Libec’s new HFMP video monopod lets you go completely hands-free

Jan 11, 2017

John Aldred

John Aldred is a photographer with over 20 years of experience in the portrait and commercial worlds. He is based in Scotland and has been an early adopter – and occasional beta tester – of almost every digital imaging technology in that time. As well as his creative visual work, John uses 3D printing, electronics and programming to create his own photography and filmmaking tools and consults for a number of brands across the industry.

Jan 11, 2017

John Aldred

John Aldred is a photographer with over 20 years of experience in the portrait and commercial worlds. He is based in Scotland and has been an early adopter – and occasional beta tester – of almost every digital imaging technology in that time. As well as his creative visual work, John uses 3D printing, electronics and programming to create his own photography and filmmaking tools and consults for a number of brands across the industry.

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Shooting video from a tripod isn’t always the easiest thing to do. They’re big, unwieldy, and while they serve a fantastic purpose, they’re not always fit for purpose. At sporting events, for example, it can often be difficult to turn quickly enough to follow fast action. For regular events where you’re mingling with other people, they just get in the way. This is where monopods step in.

Libec have today announced their new fluid head Hands-Free Monopod (HFMP). While other free standing monopods are available, this one is specifically designed for the heavier rigs many of us find ourselves using for video. It has a thicker centre pole, stronger clamps, and bigger, locking feet. It comes in two flavours, monopod-only, to which you can attach your own head or as a kit. The kit includes the monopod and pan tilt head, which can also double up for use with regular 65mm bowl head tripods, too.

The monopod has three basic modes of operation. The first is “action” mode, which is the way one would typically expect to use a monopod. Then there’s lock mode, with the centre column locked vertically. Then “rest” mode, which is the hands free operation.

Switching between modes is a doddle, thanks to a handy little foot switch. Press down on it once to lock the tripod, and again to loosen it. Very handy if you just need to leave it for a few seconds to switch lenses.

As you can see from the specs, it can take a pretty decent load, too. For the monopod only, it has a capacity of 17.6lbs. How much of this ends up being camera, lens, microphone and other bits depends on which head you choose to go with. As well as eating into your 17.6lb overall allowance, the head will have a load capacity rating of its own.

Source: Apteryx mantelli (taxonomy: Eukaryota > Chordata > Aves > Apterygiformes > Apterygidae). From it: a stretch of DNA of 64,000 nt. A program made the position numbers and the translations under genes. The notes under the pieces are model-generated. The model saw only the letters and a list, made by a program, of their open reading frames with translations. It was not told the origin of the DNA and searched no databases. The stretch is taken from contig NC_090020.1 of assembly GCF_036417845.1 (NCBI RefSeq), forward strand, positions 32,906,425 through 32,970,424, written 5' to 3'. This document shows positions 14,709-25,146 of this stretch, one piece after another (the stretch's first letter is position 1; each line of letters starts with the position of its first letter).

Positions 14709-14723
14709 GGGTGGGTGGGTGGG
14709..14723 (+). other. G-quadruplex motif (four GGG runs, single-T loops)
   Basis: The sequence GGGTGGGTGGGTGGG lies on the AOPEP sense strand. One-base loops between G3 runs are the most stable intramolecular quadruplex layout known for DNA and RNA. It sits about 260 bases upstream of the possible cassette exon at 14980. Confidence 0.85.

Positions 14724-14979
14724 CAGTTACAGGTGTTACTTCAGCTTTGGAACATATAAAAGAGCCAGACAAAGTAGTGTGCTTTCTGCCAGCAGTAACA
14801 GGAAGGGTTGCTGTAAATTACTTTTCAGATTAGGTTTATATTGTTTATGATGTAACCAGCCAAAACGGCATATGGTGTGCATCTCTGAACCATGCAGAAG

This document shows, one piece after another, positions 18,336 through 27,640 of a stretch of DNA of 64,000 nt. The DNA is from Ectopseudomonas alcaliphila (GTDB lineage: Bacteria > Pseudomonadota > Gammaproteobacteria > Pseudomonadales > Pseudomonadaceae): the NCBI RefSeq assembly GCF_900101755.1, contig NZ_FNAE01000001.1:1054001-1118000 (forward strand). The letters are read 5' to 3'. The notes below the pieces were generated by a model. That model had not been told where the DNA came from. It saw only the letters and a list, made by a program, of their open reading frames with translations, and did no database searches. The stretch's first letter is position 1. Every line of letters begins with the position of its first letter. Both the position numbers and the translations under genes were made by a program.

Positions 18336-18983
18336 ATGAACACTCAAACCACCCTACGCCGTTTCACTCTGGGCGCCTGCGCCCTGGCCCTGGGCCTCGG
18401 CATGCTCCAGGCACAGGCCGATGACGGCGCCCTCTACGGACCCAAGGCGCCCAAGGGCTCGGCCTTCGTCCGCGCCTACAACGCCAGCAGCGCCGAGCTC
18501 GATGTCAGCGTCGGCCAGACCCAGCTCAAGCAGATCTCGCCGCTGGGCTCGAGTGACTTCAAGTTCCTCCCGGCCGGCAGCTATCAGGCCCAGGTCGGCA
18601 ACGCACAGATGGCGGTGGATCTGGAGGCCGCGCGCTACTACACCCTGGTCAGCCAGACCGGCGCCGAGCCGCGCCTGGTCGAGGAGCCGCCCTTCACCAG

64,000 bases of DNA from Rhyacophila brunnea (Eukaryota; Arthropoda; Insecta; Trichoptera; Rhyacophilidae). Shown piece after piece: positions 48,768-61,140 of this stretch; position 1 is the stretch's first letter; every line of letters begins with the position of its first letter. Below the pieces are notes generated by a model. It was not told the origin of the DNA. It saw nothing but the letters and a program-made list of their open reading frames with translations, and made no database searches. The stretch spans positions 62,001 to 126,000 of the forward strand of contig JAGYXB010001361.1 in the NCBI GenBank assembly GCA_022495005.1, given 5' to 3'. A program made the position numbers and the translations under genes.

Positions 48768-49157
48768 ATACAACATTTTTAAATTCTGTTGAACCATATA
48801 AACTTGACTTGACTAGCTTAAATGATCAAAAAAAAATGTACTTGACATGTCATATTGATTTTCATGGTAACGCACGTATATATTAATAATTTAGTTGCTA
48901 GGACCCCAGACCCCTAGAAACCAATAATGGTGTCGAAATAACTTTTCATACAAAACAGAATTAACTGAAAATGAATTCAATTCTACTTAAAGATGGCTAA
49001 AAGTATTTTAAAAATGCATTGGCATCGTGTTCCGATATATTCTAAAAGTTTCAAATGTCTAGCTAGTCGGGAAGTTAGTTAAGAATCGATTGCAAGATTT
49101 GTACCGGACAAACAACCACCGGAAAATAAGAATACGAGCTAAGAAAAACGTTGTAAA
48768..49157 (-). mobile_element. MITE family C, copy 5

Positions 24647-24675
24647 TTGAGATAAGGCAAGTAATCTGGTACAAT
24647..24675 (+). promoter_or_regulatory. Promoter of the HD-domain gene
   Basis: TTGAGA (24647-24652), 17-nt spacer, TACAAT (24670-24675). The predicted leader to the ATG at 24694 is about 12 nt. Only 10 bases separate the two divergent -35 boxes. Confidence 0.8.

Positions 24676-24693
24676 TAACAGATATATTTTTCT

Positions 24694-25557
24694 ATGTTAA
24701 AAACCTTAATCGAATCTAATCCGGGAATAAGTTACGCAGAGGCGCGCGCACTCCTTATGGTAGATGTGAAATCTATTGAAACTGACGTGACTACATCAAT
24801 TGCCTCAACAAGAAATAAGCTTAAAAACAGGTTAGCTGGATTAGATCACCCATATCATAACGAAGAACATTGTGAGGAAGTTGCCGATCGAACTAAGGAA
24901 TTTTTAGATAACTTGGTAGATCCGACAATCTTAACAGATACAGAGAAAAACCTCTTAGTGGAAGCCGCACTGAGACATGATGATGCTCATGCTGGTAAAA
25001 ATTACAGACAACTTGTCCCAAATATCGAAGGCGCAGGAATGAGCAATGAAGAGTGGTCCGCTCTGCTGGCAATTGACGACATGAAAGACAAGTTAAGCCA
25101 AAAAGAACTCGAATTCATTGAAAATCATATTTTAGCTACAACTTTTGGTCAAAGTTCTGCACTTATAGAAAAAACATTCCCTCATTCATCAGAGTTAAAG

If you go with the kit, that capacity does drop down somewhat. But even 9lbs should be plenty enough to satisfy a whole lot of video shooters, especially those with DSLRs or mirrorless. Plus Libec are usually pretty conservative with their load capacity ratings. My Libec TH-650DV, for example also has an official load capacity of 9lbs, but I’ve had a fully loaded Sony DSR500 sitting on it before now with no issues.

Libec do mention it on their website, but that payload capacity isn’t a free-standing guarantee. This is the straight up load capacity when using it like a regular monopod. With a centre of gravity so high, many factors will determine how well it stands up on its own. So, always use caution when you’re using it “hands-free”. And don’t leave it unattended.

I’ve been a big fan of Libec’s tripods for years. I got my first about 8 years ago, after having worked with other peoples for a couple of years. Despite now owning half a dozen other tripods, the Libec is still my go-to. For stills or video, it just works brilliantly. A rock solid and stable platform that never seems to have any issues with wind. And it’s light enough to carry around with all day.

So, I can’t wait to check out the HFMP in person.

The Libec HFMP monopod is available on its own or as a kit including the pan tilt head. The two are priced at $159 and $259, respectively and will be available from January 30th.

Do you use a monopod for video? Which do you currently use? Or do you mostly use a tripod? Does the Libec HFMP look enticing to you? Let us know in the comments.

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John Aldred

John Aldred

John Aldred is a photographer with over 20 years of experience in the portrait and commercial worlds. He is based in Scotland and has been an early adopter – and occasional beta tester – of almost every digital imaging technology in that time. As well as his creative visual work, John uses 3D printing, electronics and programming to create his own photography and filmmaking tools and consults for a number of brands across the industry.

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3 responses to “Libec’s new HFMP video monopod lets you go completely hands-free”

  1. Laurent Roy Avatar
    Laurent Roy

    It’s not a monopod, it’s a pole added to a small tripod…

  2. Kay O. Sweaver Avatar
    Kay O. Sweaver

    The foot switch is a good innovation. I wish the Sirui monopod had that, it would make the ultimate monopod.

  3. Julian Riley Avatar
    Julian Riley

    Yes, foot locking is nice, but the Sirui P-204S and P-224S have the advantage of being able to detach the feet for even more compact transport, and using the feet without monopod and vice versa. Plus I think it’s quite a bit lighter (I don’t see a Carbon option for the Libec..)